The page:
If you feed your baby formula, keep in mind that the American Academy of Pediatrics recommends using iron-fortified formula. Always carefully follow the preparation instructions for the formula you give to your baby. For example, never try to “stretch” formula by adding more water. To reduce waste, prepare only the amount of formula your baby usually takes in one feeding. Throw away any formula left in the bottle after each feeding. As your baby gets older, she will gradually take larger amounts of formula.

Cleaning your baby’s bottles
Wash your bottles with hot, soapy water and rinse well. Check bottle nipples for tears or cracks, stickiness, or enlargement. If any of these occur, throw the nipple away. Rinse bottles before putting them in the dishwasher..

How much formula does your baby need?
The table below shows the approximate number of feedings per day—and number of ounces per feeding—for
babies of different ages. Remember that every baby is unique. If your child’s feeding schedule varies greatly from this, talk to your doctor.

 

Age                          Approximate number                                       Approximate number of
of feedings per day                                                day ounces per feeding

0-1 months              on demand, 6-8 feedings                                              2-5 ounces each
1-2 months              5-7 feedings                                                                      3-6 ounces each
2-3 months             4-7 feedings                                                                      4-7 ounces each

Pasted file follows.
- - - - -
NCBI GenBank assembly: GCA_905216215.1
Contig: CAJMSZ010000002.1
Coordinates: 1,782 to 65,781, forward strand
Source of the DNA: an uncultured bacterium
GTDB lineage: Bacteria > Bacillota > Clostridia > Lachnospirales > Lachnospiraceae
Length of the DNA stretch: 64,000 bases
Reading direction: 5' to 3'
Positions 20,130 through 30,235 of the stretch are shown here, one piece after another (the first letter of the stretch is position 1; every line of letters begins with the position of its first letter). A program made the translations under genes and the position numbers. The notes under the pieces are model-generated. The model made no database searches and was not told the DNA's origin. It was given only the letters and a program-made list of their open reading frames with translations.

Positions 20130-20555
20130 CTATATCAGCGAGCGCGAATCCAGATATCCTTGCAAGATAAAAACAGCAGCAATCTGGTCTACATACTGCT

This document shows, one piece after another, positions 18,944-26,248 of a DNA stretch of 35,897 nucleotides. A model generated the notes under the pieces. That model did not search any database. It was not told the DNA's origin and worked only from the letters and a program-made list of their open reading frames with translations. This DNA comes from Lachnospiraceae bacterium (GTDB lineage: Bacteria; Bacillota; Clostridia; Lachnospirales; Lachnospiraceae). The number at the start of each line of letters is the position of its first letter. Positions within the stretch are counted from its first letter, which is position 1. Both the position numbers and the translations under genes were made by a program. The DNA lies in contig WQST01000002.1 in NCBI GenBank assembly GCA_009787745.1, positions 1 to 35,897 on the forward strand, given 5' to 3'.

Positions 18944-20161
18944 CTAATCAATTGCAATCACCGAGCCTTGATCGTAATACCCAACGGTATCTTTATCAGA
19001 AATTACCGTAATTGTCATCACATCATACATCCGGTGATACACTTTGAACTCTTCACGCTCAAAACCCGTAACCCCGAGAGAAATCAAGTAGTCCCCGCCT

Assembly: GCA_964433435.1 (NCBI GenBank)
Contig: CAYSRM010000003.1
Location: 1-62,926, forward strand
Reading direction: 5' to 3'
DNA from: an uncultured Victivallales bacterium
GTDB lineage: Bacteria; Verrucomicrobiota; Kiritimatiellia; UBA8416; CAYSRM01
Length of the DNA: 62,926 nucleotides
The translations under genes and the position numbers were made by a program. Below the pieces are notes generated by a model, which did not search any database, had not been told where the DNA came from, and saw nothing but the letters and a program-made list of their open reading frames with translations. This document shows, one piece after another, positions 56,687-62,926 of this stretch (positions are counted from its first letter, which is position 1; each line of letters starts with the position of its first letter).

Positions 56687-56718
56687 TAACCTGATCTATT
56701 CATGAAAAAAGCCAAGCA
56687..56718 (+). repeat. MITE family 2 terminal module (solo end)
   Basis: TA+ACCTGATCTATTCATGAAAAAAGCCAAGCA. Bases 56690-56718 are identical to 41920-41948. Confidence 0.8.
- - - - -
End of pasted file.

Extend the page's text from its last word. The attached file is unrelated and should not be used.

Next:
3-4 months            4-6 feedings                                                                        6-8 ounces each

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Positioning your baby
Your baby should be in a semi-sitting position to eat. This helps keep air from entering his stomach. Never prop a bottle for feeding. To avoid choking and to promote bonding, hold your baby while you feed him. Your baby should never be left with a bottle while sleeping, as this promotes tooth decay.
Burping your baby
When babies eat, they may swallow air, especially when drinking from a bottle. Not all babies have to burp, so if your baby doesn’t burp, he probably doesn’t need to. As your baby gets older, you won’t need to burp him as often. To help make your baby more comfortable:

When formula feeding your baby, burp him midway through and at the end of the feeding. In the beginning, this would be after every half-ounce. Keep the nipple full of formula throughout the feeding to decrease the amount of air your baby swallows.When breastfeeding, burp your baby when you switch breasts,and after each feeding. Breastfed babies take in less air, so your breastfed baby may not need to be burped.

Sleeping
Most—but not all—newborn babies sleep a lot. Some sleep for as many as 18-20 hours a day, while others may sleep for only 8 hours a day. Some babies are more active and alert, while others are more fussy and demanding—or more calm and quiet. In general, as your baby gets older, he will require fewer naps.
Most parents are anxious for their newborn to sleep through the night. When this time comes, it is a glorious event! But be patient—it might be a while. Every baby is different and there is no set schedule. In the beginning, parents should adapt their sleeping patterns to the baby’s. Feeding your baby solid foods will NOT help your baby sleep through the night. When your baby is ready, he will sleep through the night